T. R. Turino, Encarta Encyclopedia
What you'll find here
In the rest of this page you will find some very basic information about Latin American music, primarily what we can call Afro-Latin or Afro-Caribbean types of music, including salsa, merengue, bochata, and samba.
We will also briefly look at other well-known types of popular Latin American music, such as tango, milonga, vallenato, and corrido. Finally, we will have something to say about the Latin American nueva canción ("new song") movement, including the nueva trova cubana ("new Cuban trouvadors").
This page doesn't intend to be a definitive source on Latin American music, but just a basic orientation for the confused. However, eventually we would like to improve this page with input from its visitors. So please send us your comments, additions, and corrections (see form below).
You can listen to sound files on your PC. WAV files produce very good quality sound, but they are very large. That is why different compressed formats have been created, such as the MPEG format and the RealAudio format.
(A good high fidelity audio player for Windows is Winamp. "Winamp is a fast, flexible, high-fidelity music player for Windows 95/98/NT. Winamp supports MP3, MP2, CD, MOD, WAV and other audio formats, custom interfaces called skins and audio visualization and audio effect plug-ins." No-nag shareware. (See also front-end databases for Winamp: ShufflePlay and MP3 Manager)
Midi files are synthesized music files. The quality of good ones can be quite outstanding, especially if you have a good sound card or a program which enhances their quality (such as WinGroove). An advantage of midi files is their relatively small size, compared to wave or mpeg files. Chances are your computer already has a midi player and if not, or if you want one with more bells and whistles, you can get one for free (or rather cheaply), e.g.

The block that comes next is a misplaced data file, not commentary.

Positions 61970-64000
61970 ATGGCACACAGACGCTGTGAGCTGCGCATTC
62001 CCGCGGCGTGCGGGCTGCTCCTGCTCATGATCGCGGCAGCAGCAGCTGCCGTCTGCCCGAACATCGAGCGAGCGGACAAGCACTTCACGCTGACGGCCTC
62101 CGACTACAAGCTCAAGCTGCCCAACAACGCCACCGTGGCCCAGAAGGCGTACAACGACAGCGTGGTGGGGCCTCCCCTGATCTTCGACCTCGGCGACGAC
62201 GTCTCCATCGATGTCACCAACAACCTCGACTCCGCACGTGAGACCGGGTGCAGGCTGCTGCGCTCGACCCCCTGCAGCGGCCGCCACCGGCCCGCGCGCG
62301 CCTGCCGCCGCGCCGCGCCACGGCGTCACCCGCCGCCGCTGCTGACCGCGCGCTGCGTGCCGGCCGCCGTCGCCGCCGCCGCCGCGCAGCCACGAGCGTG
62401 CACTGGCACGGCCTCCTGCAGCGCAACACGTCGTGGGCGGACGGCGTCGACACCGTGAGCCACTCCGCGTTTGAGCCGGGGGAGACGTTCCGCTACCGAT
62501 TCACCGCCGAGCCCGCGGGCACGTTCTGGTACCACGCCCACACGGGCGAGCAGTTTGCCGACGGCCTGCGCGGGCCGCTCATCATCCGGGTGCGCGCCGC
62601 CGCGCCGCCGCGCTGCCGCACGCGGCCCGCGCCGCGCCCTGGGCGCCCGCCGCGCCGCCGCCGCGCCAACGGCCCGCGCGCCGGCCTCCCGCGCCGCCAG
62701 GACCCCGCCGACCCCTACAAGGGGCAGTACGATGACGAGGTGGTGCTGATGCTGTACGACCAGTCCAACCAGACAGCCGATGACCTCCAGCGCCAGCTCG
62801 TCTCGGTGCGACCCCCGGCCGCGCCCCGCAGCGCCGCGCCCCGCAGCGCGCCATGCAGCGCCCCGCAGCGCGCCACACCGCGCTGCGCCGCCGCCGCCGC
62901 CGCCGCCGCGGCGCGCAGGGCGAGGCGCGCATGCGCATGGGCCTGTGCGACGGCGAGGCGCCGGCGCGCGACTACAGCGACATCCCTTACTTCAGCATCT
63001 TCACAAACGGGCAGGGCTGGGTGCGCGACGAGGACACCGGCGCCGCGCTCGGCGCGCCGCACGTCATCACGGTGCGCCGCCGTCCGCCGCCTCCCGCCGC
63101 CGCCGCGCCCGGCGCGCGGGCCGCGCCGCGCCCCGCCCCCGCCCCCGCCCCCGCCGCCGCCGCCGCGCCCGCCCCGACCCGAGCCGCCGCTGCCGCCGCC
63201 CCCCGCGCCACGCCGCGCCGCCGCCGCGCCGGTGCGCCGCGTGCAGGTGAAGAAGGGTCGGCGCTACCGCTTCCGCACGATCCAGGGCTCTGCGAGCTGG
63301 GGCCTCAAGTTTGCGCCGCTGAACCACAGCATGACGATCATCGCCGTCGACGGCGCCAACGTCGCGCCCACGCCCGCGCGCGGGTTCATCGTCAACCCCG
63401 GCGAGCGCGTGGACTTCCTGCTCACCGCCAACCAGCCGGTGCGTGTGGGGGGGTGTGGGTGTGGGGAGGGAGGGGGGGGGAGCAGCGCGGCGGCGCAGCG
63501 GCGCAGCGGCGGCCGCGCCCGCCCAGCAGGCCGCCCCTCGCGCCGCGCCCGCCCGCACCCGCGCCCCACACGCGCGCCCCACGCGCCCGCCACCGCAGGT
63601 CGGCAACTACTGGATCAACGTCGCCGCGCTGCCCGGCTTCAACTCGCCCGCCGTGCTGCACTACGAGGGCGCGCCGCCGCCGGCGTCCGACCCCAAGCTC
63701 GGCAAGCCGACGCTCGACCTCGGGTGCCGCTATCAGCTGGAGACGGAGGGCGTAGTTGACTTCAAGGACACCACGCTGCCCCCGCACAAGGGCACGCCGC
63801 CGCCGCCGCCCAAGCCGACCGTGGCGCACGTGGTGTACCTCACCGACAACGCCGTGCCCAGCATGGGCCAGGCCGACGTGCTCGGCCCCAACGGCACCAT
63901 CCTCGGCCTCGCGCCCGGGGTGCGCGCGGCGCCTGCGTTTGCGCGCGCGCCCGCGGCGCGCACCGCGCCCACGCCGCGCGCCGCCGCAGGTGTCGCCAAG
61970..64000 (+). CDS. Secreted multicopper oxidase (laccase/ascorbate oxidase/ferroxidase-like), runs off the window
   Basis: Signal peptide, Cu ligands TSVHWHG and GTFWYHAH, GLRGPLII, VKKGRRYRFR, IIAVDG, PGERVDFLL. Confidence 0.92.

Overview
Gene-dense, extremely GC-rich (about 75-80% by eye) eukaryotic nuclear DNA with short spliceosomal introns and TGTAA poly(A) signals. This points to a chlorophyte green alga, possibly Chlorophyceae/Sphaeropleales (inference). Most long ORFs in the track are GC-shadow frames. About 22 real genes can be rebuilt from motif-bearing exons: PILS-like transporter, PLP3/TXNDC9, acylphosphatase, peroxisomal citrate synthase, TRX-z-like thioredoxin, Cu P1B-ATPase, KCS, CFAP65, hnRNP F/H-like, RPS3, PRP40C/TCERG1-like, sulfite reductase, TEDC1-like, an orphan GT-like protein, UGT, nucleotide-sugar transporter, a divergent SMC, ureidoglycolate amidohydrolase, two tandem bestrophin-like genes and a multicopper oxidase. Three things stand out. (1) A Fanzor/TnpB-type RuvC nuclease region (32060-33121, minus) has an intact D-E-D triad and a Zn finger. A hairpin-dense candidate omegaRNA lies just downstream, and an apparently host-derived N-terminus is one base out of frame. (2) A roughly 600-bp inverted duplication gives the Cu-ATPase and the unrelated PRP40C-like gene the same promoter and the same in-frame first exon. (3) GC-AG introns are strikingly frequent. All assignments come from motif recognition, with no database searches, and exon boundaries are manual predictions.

Microsoft Windows Media Player: Microsoft's new media player plays midi's as well as many other audio and video file formats, such as WAV, AVI, QuickTime, and RealAudio 4.0 and RealVideo 4.0. It's free.
RealPlayer: Among a number of other file types, RealPlayer can play midi files quite well. You should definitely have this free player in your arsenal.
On the other hand, if you want to listen to CD's with your multimedia-equipped computer, chances are that it already comes equiped with a CD playing program. If not, there are several very good and free (or cheap shareware) CD players which will even search the CD's information on a database and retrieve track titles and other information, such as NotifyCD and QuitessentialCD.
Some good Latin MIDI sites
Note about the midis at this site
The midis used in the page are either in the public domain (as far as we know) or have been used with the author's permission. They may NOT be used for commercial purposes. Please write to us if you have any questions (Jon Aske at Click here to send email)
Let us begin with salsa and let us look at some definitions and explanations of what salsa is taken from a number of places. To begin with, salsa is not any one particular style of music, but rather a combination of styles, primarily of Cuban origin, as they were introduced in New York City by Puerto Rican musicians in the 1960's:
"Salsa is a blend of Afro-Cuban music combined with the musical voices of Latinos in large urban centers such as New York City" (Latino! Latino!).
"The term salsa, much like the term jazz, encompasses many different rhythms. It was invented at the end of the 1960s, when Puerto Ricans living in New York began to play Cuban music, adding their own imprint to it. It is a convenient term, which means "sauce" and which nowadays refers to a variety of music styles. At first, Cubans were a little upset that rhythms they had invented were going by the generic name of salsa, but today nobody has any trouble with the label. (Leymarie)